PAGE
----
Sino-French ties gain momentum with energy, aviation cooperation deals

09:46, December 22, 2009      

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Premier Wen Jiabao proposed on Monday to advance China's economic and trade relations with France to a new level as the two countries unveiled a nuclear energy joint venture and inked two deals on aviation cooperation.

Chinese Premier Wen Jiabao (R) shakes hands with French Prime Minister Francois Fillon during a welcoming ceremony Wen holds for Fillon at the Great Hall of the People in Beijing, capital of China, Dec. 21, 2009. (Xinhua/Liu Weibing)

"We should take the opportunities of tackling the international financial crisis, climate change, energy security and other global challenges, and change our ways of thinking and deepen cooperation to advance bilateral economic and trade relations to a new level," Wen told visiting French Prime Minister Francois Fillon.

"We should follow the opening and win-win principles, oppose trade protectionism, and take effective measures to help bilateral trade resume growth at an early date," Wen proposed.

Statistics showed that the China-France trade volume has been falling since the third quarter of 2008, with China's exports to France declining significantly.

According to China's customs data for the first three quarters of this year, the two countries' trade volume was about 24.6 billion U.S. dollars, down 15.6 percent from the same period last year. It was the first year-on-year decline since 1996.

ENERGY COOPERATION

Chinese Vice Premier Li Keqiang and Fillon attended the unveiling ceremony in Beijing for the Guangdong Taishan Nuclear Power Joint Venture Company Ltd., which also marked the official start of construction of the Taishan nuclear power station in south China's Guangdong Province.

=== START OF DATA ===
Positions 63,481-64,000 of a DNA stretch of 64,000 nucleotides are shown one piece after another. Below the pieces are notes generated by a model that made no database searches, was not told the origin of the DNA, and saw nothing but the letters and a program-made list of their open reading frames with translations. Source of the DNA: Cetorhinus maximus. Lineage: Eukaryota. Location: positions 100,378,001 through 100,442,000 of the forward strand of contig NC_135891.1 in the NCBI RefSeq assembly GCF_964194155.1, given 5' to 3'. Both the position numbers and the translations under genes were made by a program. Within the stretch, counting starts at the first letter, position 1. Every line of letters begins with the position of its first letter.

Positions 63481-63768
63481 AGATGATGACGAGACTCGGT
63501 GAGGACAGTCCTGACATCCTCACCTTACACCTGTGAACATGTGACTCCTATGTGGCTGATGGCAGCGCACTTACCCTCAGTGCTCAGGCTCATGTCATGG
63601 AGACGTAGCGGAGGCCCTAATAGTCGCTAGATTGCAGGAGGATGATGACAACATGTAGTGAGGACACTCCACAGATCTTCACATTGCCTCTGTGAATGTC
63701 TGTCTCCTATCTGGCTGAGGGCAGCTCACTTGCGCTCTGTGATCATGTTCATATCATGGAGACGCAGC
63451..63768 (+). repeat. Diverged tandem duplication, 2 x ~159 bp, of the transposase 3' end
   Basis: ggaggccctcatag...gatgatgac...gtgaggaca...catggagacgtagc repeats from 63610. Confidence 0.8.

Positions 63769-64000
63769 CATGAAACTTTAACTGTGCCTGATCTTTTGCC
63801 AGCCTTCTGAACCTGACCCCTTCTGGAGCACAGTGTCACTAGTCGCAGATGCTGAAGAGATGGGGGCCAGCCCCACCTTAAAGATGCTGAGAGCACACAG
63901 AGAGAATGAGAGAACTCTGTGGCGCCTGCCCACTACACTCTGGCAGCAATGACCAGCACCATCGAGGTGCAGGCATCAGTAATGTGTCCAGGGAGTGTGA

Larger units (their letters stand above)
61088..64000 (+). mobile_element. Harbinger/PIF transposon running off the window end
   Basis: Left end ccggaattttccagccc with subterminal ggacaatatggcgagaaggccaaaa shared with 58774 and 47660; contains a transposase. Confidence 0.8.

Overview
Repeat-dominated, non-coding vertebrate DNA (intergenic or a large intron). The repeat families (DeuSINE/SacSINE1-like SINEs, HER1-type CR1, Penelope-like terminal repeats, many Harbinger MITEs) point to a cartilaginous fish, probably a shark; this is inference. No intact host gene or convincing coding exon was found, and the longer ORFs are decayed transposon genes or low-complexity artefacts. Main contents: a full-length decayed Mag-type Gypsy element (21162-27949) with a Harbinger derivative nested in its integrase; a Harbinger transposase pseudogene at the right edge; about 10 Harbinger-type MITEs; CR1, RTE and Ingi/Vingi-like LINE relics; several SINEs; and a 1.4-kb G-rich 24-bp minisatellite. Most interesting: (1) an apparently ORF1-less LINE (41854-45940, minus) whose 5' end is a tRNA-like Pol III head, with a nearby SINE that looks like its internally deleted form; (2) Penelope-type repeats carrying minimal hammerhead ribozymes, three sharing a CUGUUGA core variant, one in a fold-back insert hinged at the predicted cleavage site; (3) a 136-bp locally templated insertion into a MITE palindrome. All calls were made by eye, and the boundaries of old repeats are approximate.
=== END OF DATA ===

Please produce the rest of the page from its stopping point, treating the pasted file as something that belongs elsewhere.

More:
Chinese Vice Premier Li Keqiang (R) and visiting French Prime Minister Francois Fillon attend the launch of Taishan nuclear power plant in Beijing, capital of China, Dec. 21, 2009. Li Keqiang and Fillon commenced the construction of Taishan nuclear power plant here Monday, a Sino-French joint project in south China's Guangdong Province.(Xinhua/Huang Jingwen)

The joint venture, the largest new energy cooperation project between China and France, is to take charge of constructing and operating the first-phase project of the power station.

According to China Guangdong Nuclear Power Holding Co. Ltd. (CGNPC), the joint venture has a registered capital of about 16.7 billion yuan (2.5 billion U.S. dollars).

Electricite de France holds a 30-percent stake and CGNPC 70 percent.

A significant project in Sino-French cooperation on new energy, the nuclear power station would play an active and important role in promoting the two nations' utilization of advanced nuclear technology and their bilateral relations, Vice Premier Li said at the ceremony.

According to CGNPC, the first-phase project of the nuclear power station got a total investment of 50.2 billion yuan (7.35 billion U.S. dollars), and would include the construction of two units using the Electron Paramagnetic Resonance (EPR) technology, with each unit capacity up to 1.75 million kilowatts.

According to sources, the two units of the first-phase project are to be respectively put into commercial operation in 2013 and 2014, and will annually generate 26 billion kilowatt-hours on-grid energy when completed. Compared with coal-fired power plant, the project can reduce greenhouse gas emissions by around 22.7 million tons each year.

The construction of the first-phase project is expected to last52 months.

Fillon said France hoped to advance cooperation with China on nuclear fuel reprocessing, personnel training and research on the fourth generation nuclear reactor.

The France-China cooperation on new energy would further demonstrate the two countries' responsible attitude towards environmental protection and tackling climate change, said Fillon, noting the two sides would promote bilateral cooperation in the spirit of mutual trust.

Both France and China paid great attention to technology innovation and energy independence, said Fillon.

As a major energy-producer and consumer in the world, China has been making continuous efforts to improve its energy structure.

When attending the UN Climate Change Summit, President Hu Jintao said China would endeavor to increase the share of non-fossil fuels in primary energy consumption to around 15 percent by 2020.

According to the country's long and mid-term development plan of nuclear power plants, nuclear power installed capacity will reach 40 million kilowatts by 2020 and will generate 260 billion to 280 billion kilowatt hours of electricity each year, accounting for 4 percent to 6 percent of the country's total.

Actively developing nuclear energy was an important step taken by China to adjust energy structure, said Li Keqiang earlier Monday when meeting with Fillon.
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